Greetings from American soil! The 2012 ILSSO group has arrived in San Francisco. The last few days have been a whirlwind of excitement. We found ourselves in the city of Suzhou which is appropriately named “the Venice of the east” due to the canal system that winds its way through the city. We got to experience the canal as we took a boat ride through the city, neighboring up to houses with steps leading to the water where residents once purchased market goods off boats from their back door. Today, residents of the city enjoy goods from a market place in the village which we had the chance to explore.
Next, we ventured to the Suzhou Silk Institute where we learned about the life cycle of the silk worm. We saw the cocoons being milled into fine threads of silk and then watched the fibers spun into garments and bedding. After a stroll through the customary gift shop, we set out for Lake Tai — one of the largest lakes in China. Our first stop was a large goose operation that processes 250 geese each day for consumption by local markets. Next, we met with a local farmer who raises carp as part of a cooperative pond system. We were surprised to learn that the size of pond that the farmers are given is proportional to the size of the farmer’s family. After showing us her fishing operation, she escorted us to her tea grove. The trees that she harvests (by hand) produce four different varieties of tea. After thanking the farmer for her time, we boarded the buses for Shanghai.
The commercial center of China, Shanghai was home to the 2010 World Expo. This vibrant, modern city reminded us of New York City with familiar logos of worldwide brands and skyscrapers that were absent from Beijing and Xian. After checking into our hotel, we pounded the pavement in search of some American food…a much needed break from the white rice and various local dishes that made up most of our meals.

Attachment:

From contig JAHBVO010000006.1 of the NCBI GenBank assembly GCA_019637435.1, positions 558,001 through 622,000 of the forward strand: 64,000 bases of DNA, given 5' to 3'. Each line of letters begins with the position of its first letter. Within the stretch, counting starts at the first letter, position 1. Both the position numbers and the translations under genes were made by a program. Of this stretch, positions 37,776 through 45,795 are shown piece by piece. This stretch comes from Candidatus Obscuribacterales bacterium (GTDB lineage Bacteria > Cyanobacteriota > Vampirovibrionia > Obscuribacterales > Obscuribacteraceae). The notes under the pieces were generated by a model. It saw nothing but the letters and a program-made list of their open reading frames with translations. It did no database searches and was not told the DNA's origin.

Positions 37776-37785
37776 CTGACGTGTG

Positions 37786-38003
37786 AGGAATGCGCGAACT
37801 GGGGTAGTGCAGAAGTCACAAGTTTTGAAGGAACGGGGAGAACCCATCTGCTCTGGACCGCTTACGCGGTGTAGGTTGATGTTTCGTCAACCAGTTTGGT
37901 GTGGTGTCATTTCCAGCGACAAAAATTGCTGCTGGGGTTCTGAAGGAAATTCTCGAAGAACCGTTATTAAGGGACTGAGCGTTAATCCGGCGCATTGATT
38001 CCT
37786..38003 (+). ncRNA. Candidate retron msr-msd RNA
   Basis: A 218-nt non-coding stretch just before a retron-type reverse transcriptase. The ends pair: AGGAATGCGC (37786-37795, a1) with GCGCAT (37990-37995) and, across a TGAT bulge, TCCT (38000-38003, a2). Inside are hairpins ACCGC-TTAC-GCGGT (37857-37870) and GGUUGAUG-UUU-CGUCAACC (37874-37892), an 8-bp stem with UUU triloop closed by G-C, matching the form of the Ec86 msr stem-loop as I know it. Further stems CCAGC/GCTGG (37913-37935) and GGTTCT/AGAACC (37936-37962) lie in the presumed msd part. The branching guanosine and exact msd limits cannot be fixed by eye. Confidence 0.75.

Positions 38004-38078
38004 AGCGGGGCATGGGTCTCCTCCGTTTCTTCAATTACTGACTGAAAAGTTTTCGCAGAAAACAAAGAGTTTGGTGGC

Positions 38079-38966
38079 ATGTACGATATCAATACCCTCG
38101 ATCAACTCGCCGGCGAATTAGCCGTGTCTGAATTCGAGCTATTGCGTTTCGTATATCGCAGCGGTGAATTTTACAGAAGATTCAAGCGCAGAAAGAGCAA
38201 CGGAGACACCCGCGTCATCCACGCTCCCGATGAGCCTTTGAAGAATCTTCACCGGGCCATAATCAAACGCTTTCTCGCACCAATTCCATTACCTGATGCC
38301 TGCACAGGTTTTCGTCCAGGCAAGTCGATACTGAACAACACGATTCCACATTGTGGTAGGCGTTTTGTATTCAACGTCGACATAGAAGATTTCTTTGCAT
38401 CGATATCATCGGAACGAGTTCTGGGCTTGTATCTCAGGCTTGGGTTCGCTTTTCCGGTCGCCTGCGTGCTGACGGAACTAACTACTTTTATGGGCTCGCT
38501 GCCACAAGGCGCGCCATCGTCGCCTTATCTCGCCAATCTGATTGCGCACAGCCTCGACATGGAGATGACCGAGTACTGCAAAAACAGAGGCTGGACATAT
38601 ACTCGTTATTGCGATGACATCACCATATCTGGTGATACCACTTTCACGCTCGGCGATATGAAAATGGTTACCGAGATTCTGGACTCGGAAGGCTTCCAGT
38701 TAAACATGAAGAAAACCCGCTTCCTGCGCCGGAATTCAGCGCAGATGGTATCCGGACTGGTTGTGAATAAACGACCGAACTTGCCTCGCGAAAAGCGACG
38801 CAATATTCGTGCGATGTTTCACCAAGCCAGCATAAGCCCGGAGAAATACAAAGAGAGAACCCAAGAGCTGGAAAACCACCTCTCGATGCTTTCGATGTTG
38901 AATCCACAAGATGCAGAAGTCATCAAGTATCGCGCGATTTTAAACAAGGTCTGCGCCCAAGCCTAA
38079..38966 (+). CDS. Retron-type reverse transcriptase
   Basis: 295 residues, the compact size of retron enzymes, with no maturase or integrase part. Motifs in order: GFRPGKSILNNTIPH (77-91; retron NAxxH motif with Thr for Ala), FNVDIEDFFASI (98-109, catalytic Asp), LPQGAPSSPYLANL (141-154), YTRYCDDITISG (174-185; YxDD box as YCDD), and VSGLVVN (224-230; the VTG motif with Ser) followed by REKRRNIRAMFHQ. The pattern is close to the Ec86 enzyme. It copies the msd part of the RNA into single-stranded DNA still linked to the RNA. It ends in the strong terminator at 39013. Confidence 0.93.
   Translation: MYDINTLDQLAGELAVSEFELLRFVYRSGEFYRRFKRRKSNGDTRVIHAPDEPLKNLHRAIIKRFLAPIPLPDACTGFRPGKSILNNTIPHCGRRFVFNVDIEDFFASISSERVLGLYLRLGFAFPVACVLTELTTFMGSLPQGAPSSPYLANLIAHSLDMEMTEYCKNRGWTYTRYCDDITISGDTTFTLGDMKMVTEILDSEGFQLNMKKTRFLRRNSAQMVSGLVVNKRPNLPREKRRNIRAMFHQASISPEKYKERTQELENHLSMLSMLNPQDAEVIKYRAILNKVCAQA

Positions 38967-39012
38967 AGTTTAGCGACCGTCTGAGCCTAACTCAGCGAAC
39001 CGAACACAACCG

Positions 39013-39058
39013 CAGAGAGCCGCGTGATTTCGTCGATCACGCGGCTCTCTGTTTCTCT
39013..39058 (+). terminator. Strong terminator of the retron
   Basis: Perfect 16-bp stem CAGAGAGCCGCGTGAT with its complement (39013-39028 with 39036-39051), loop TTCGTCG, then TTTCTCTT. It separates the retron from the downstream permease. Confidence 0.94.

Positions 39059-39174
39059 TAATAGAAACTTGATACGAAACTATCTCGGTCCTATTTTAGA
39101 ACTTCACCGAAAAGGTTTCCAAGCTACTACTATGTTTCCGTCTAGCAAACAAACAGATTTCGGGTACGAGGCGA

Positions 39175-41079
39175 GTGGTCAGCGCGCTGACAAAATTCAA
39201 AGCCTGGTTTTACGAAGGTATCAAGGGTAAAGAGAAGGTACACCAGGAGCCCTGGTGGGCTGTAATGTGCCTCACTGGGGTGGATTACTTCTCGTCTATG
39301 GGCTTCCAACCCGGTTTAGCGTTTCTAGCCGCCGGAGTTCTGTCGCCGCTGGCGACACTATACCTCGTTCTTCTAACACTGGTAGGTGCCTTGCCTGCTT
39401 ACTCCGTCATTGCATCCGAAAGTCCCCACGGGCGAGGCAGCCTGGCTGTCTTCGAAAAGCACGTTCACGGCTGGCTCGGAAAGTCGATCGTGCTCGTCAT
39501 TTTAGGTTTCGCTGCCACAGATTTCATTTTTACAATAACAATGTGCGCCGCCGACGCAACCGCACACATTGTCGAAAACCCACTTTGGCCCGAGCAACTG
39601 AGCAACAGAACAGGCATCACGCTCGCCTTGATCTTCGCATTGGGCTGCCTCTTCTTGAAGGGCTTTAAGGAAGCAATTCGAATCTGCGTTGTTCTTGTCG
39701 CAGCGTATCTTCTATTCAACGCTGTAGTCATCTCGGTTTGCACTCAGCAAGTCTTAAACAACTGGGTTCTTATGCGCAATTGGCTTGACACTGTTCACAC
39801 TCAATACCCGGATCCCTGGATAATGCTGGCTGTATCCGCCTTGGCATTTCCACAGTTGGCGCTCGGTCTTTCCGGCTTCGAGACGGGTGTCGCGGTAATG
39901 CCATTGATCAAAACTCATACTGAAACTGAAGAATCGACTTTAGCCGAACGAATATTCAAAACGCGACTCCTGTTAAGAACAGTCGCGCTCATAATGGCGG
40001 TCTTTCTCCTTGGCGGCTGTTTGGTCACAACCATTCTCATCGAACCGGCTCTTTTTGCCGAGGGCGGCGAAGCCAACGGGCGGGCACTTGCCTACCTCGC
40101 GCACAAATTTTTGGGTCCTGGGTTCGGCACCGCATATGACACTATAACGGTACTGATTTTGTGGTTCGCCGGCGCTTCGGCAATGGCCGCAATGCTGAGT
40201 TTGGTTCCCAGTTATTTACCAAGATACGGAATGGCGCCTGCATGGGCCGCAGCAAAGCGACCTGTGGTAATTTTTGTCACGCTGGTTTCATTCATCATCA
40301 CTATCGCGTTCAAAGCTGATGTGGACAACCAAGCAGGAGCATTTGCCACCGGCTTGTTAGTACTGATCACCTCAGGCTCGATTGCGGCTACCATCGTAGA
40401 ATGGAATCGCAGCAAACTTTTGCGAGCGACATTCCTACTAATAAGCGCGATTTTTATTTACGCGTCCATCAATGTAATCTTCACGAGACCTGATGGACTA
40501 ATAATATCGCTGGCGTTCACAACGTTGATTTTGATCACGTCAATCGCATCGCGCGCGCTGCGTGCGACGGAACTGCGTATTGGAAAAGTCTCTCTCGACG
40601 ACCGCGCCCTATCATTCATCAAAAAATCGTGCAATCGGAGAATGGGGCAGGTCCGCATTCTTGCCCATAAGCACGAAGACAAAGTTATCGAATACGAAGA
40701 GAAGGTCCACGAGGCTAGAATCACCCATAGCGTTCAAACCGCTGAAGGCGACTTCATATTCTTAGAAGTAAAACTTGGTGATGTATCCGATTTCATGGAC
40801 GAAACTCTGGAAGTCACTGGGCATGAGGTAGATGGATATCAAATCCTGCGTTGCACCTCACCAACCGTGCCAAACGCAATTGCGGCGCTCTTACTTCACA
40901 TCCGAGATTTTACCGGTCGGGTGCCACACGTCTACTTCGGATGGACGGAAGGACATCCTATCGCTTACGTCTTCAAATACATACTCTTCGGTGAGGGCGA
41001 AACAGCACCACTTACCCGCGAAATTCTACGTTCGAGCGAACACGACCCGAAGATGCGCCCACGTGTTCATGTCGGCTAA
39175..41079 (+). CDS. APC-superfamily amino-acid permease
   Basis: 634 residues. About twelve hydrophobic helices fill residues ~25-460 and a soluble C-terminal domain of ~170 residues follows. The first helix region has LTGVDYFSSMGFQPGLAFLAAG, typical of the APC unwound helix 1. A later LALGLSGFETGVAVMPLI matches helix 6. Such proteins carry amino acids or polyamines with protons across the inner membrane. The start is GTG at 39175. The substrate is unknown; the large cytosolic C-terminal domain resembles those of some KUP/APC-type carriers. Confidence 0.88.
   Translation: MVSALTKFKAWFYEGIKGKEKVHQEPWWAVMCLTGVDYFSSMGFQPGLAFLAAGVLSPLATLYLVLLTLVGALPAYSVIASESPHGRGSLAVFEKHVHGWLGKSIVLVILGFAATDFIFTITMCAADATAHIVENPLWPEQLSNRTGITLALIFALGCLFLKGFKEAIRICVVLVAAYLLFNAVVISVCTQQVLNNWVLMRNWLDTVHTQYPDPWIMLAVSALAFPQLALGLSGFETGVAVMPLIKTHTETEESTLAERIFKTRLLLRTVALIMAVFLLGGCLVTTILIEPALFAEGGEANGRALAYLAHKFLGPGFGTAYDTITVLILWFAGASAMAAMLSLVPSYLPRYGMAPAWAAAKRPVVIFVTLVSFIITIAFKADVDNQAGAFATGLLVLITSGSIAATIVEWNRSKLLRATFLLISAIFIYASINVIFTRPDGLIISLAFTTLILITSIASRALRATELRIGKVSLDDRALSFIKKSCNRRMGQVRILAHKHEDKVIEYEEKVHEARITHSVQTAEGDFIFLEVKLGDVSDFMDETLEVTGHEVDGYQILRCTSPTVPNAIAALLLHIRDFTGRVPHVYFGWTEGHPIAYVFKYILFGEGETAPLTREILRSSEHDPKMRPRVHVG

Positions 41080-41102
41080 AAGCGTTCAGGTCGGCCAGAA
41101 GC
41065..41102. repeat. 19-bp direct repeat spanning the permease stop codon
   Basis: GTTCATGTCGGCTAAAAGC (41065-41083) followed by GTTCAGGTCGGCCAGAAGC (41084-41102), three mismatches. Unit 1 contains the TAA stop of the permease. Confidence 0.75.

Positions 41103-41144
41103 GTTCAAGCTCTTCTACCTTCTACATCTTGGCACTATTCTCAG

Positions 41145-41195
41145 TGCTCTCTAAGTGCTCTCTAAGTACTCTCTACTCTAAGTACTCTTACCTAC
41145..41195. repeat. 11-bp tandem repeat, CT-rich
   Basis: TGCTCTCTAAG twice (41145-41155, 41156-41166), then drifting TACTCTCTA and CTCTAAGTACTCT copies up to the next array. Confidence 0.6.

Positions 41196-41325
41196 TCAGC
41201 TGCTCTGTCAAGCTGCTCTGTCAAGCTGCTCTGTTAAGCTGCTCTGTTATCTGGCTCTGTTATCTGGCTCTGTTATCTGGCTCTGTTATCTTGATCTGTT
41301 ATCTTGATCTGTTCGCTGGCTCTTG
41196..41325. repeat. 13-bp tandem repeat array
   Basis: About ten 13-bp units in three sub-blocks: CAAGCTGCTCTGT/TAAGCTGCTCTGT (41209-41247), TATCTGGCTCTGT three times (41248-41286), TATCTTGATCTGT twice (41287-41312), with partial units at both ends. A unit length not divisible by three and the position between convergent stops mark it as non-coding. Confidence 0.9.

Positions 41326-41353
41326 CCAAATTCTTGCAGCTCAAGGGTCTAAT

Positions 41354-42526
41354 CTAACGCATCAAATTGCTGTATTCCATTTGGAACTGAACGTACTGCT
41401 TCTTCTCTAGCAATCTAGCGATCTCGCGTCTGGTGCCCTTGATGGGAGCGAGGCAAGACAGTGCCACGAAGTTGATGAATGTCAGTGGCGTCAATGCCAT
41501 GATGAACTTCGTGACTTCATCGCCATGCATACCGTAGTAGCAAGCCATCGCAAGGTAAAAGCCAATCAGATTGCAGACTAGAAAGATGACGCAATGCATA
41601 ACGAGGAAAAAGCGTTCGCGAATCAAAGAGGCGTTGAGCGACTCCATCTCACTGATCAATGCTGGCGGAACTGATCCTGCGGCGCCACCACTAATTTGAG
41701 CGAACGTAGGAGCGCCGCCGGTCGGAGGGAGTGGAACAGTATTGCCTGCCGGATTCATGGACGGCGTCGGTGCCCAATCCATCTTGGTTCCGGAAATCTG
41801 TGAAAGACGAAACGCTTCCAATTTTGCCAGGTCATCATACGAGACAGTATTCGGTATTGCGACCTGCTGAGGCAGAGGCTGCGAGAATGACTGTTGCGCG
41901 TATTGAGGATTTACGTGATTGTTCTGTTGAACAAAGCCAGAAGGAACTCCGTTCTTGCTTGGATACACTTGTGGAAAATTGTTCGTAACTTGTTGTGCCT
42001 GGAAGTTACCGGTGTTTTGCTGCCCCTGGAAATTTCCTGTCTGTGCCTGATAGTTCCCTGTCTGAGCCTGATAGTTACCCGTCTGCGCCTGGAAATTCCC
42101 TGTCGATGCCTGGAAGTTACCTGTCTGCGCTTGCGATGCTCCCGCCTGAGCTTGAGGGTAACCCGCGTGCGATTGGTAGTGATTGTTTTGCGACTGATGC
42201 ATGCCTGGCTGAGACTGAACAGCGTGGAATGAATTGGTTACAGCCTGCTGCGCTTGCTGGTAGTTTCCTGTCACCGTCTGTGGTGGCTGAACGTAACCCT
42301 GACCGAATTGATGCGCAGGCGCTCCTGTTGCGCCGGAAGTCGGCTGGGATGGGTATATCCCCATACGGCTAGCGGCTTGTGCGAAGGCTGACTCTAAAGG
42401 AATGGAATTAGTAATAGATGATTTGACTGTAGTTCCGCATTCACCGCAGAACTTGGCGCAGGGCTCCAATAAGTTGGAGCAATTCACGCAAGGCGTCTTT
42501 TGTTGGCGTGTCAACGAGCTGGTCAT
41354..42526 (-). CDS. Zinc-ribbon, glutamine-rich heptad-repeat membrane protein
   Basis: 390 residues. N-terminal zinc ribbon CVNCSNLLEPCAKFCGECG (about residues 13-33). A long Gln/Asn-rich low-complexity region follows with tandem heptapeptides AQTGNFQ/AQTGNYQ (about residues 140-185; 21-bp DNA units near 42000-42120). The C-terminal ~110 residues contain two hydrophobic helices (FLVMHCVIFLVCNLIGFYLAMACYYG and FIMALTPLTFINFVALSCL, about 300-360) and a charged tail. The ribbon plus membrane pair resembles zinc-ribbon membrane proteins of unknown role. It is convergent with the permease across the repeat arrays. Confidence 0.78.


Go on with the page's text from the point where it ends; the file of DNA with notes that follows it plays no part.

Sunday morning brought about a later start time and a visit to the Yu Gardens. Once a private garden constructed by a prominent Shanghai resident as a gift to his parents, the Chinese government now maintains this area for the public’s benefit. We were amazed by the beauty and serenity of the gardens, even in the dead of winter. After admiring the rock formations and koi ponds, we headed for a local bazaar that sold nearly every good imaginable before lunch at a local restaurant. After lunch, we stretched our legs along the Bund, Shanghai’s infamous waterfront and took photos of the city’s magnificent skyline. We finished out the afternoon with some “retail therapy” on Nanjing Road, the largest commercial sector of China. Each of us was able to exercise our negotiating skills as souvenirs were purchased. The expression “Everything in China is negotiable” couldn’t be more true. We rounded out the evening with a farewell dinner that included birthday cake for Brian and Nicole and a Chinese acrobat performance.
Our final day began with a few missed wake-up calls before checking out of our hotel and heading to the airport. Half the group opted to take the high speed MagLev train to the airport. This train uses magnetic levitation to avoid friction which allowed us to travel at speeds as high as 186 m.p.h.! Once we arrived, we checked in and boarded our flight to Beijing and then our transfer to San Francisco.
After 10 days abroad…
We’ve traveled by plane, train, bus, and boat.
We’ve weathered snow, rain, fog and sunshine.
We’ve tried new foods and mastered chopsticks.
We’ve brushed our teeth with bottled water and have acquired a taste for Chinese tea.
We’ve become experts at currency conversion and have stimulated the local economy.
Most importantly, we are returning to the U.S. with a new perspective and plenty of stories, photos, and memories.
On behalf of the entire ILSSO group, thanks for following us on our adventure. We can’t wait to share our experience in person.
National FFA Organization